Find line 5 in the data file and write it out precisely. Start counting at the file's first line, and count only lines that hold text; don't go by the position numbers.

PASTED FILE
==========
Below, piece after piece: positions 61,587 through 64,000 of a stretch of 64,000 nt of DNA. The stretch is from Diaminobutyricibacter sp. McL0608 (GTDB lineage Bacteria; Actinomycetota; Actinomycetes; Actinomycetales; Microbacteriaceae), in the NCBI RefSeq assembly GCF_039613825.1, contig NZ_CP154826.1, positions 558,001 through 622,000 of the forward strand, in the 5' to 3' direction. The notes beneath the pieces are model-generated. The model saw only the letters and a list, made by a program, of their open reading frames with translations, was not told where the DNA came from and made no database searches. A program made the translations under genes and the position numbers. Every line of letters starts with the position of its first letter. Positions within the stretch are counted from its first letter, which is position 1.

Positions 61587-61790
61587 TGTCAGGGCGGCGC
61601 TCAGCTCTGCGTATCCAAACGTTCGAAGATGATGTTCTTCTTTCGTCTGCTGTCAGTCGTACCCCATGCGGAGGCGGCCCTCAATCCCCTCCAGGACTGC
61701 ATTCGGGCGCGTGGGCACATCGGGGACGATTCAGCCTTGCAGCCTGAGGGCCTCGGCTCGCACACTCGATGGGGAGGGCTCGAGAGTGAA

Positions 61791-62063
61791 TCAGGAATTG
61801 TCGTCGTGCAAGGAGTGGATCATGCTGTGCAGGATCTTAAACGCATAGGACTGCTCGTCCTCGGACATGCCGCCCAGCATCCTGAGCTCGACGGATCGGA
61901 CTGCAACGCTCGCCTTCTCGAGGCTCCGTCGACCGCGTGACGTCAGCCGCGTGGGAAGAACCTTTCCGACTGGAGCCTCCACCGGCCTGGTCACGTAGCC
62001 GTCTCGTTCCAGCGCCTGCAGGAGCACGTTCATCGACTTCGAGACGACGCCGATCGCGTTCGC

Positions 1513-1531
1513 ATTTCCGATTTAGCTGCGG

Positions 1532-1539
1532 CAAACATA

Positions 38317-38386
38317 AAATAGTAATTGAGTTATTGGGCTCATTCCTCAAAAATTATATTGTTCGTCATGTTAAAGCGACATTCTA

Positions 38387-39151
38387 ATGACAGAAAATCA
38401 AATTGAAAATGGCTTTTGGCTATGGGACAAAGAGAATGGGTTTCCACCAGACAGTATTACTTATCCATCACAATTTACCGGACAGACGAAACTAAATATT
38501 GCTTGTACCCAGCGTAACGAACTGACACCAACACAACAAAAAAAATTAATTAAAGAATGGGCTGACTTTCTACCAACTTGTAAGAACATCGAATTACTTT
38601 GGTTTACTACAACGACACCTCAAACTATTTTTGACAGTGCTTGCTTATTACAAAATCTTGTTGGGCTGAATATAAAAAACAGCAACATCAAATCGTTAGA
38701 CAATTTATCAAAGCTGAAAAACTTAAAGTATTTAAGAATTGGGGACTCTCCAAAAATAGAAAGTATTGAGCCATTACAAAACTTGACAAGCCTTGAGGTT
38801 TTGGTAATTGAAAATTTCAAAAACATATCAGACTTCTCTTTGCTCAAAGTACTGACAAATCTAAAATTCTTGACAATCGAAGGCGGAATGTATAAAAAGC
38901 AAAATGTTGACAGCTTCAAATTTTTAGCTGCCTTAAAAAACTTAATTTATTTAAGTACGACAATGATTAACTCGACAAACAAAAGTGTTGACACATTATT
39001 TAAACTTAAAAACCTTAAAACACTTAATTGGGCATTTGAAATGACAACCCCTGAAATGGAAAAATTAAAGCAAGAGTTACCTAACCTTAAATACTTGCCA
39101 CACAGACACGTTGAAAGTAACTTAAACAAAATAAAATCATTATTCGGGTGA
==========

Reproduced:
61701 ATTCGGGCGCGTGGGCACATCGGGGACGATTCAGCCTTGCAGCCTGAGGGCCTCGGCTCGCACACTCGATGGGGAGGGCTCGAGAGTGAA